Firstly thanks a lot for your advice, really mixed responses so again I am getting even more confused now lol . And secondly, I am well aware that LSE is way better than Manc. (for Economics) so no doubts there. Just wanted to see if the difference is significant enough to pay all that money.


    I see several of you have mentioned internships. Maybe I should have said this earlier, my brother recently graduated from Warwick and started working as a grad for one of the big American bank. He said that he will definitely be able to help me sort out internships and insights. He is got a few of his buddies at all these bulge bracket banks (at analyst/ associate level) and in a couple of years time when they are further established in the industry I can just go and work shadow them to gain some experience and enhance my CV.

    But obviously my brother can help me set foot in the door but it will be down to me to secure a job, but I reckon it will become much easier once I have a couple of strong names on the CV.

    So does this impact my decision in favour of Manchester (as internship part is pretty much sorted ??)

    Personally, I'd take the scholarship at Manchester as you'd really save a ton of money. Granted LSE gives you the best shot right from the start, but considering your family's financial situation, you realistically only have a couple of chances during your undergraduate days to get into the industry. 1) First year insight weeks, 2) Summer internship, 3) Graduate applications. If you fail at round 2, it's very unlikely 3 will be successful. With Manchester, at least you have a backup option of doing a masters in finance at LSE thereafter, which is very competitive and will get you places. Of course you could go to LSE and still do the masters but then your family would already have spent >60k on your bachelors.

    But what other posters have said is right. If you want the best shot right from the start, LSE is the perfect place. You'll be able to go to all the networking sessions, peer pressure (especially in your course) will be immense, plenty of IB-related societies, option of working part-time at a hedge fund during term time etc. I was just giving you a longer-term perspective IF for some reason you screw up in 1st/2nd year, or maybe decide IB is not for you, Manchester would be better.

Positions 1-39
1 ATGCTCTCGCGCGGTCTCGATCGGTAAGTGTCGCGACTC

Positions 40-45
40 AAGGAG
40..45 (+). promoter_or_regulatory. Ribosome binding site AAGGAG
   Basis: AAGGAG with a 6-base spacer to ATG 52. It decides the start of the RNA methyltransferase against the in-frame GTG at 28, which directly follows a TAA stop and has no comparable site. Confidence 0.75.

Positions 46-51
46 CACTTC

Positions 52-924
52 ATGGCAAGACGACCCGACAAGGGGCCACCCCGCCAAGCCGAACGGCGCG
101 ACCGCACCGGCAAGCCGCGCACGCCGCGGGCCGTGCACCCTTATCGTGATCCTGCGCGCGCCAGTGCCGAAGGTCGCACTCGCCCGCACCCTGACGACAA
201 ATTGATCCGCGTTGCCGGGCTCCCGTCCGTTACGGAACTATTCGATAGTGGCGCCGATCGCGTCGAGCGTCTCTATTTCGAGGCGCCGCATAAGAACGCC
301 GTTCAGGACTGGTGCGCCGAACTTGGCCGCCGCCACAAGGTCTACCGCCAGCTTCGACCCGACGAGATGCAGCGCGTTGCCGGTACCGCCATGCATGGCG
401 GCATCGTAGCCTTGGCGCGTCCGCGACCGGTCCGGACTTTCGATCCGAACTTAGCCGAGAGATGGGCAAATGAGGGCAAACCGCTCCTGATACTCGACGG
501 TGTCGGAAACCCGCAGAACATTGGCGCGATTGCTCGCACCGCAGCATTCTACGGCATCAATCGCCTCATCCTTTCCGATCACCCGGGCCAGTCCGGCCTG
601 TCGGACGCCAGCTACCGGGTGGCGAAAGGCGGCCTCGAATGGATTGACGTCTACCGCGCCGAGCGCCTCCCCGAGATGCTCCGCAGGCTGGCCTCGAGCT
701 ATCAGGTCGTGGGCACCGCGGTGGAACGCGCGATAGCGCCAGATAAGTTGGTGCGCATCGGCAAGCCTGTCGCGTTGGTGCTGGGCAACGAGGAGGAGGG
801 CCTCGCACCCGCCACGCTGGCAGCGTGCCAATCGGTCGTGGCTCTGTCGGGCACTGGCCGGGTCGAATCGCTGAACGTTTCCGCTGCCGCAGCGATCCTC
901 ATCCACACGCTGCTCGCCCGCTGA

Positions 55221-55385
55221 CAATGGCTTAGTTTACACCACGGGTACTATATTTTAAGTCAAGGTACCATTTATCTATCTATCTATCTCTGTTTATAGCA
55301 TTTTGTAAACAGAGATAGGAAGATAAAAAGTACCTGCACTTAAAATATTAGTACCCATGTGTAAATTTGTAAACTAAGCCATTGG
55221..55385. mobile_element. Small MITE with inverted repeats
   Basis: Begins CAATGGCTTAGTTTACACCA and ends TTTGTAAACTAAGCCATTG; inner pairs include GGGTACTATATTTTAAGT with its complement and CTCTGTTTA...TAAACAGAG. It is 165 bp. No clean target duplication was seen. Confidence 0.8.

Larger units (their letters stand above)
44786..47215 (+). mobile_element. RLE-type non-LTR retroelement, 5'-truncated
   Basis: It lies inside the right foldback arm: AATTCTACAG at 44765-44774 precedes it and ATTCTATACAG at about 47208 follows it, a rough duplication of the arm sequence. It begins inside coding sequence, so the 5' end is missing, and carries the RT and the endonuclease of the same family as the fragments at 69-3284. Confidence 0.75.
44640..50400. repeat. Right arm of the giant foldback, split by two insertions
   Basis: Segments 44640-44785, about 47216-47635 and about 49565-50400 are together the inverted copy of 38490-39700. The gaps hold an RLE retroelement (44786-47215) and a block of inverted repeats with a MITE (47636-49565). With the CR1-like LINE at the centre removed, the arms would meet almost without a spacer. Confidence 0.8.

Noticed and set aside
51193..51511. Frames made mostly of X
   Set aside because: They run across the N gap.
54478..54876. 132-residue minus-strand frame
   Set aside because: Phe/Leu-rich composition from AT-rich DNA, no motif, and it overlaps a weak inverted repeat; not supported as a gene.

About your brother's buddies, chances are you still have to go through the recruitment process. Backdoor entry through family connections are rare, even for internships. Especially more so if your contacts are only at the associate level currently.
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    (Original post by Simplicity)
    I hate TSR. How can you conclude that.

    Please OP don't listen to these morons.
    You sound so informed, you must know a lot about the finance sector.


    \sarcasm. just in case you can't digest it properly
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    (Original post by DavidTheYoung)
    The Times University rankings.

    Economics: LSE = 3rd. Manchester = 43rd.

    Mathematics: LSE - 12th. Manchester = 60th.

    LSE students also have the highest average starting salary of any students in the UK. 45K is a big investment, but it's easily paid back.
    Actually Cambridge students have the highest starting salary.
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    (Original post by Scotgold)
    So does this impact my decision in favour of Manchester (as internship part is pretty much sorted ??)
    Nothing like as sorted as you think.

    You might get a gentle email nudge to interview at a few places but only your brother is likely to actually make much serious effort on your behalf (and essentially put his chops on the line for you because if he does and you flunk an interview it makes me him look pretty bad).
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    LSE is ranked behind only Harvard, Stanford and MIT in the QS rankings for social sciences.. ahead of Princeton, Yale, Cambridge, Oxford, UCL, Chicago, Berkeley. I don't know how the loan system works for international applicants, but if it's similar to home applicants, LSE would be the better choice imo.
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    (Original post by Onewingedangel)
    Actually Cambridge students have the highest starting salary.
    higher than 35k?
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    (Original post by DavidTheYoung)
    The Times University rankings.

    Economics: LSE = 3rd. Manchester = 43rd.

    Mathematics: LSE - 12th. Manchester = 60th.

    LSE students also have the highest average starting salary of any students in the UK. 45K is a big investment, but it's easily paid back.
    If a future employee is basing their judgement on these league tables, I won't be working with them.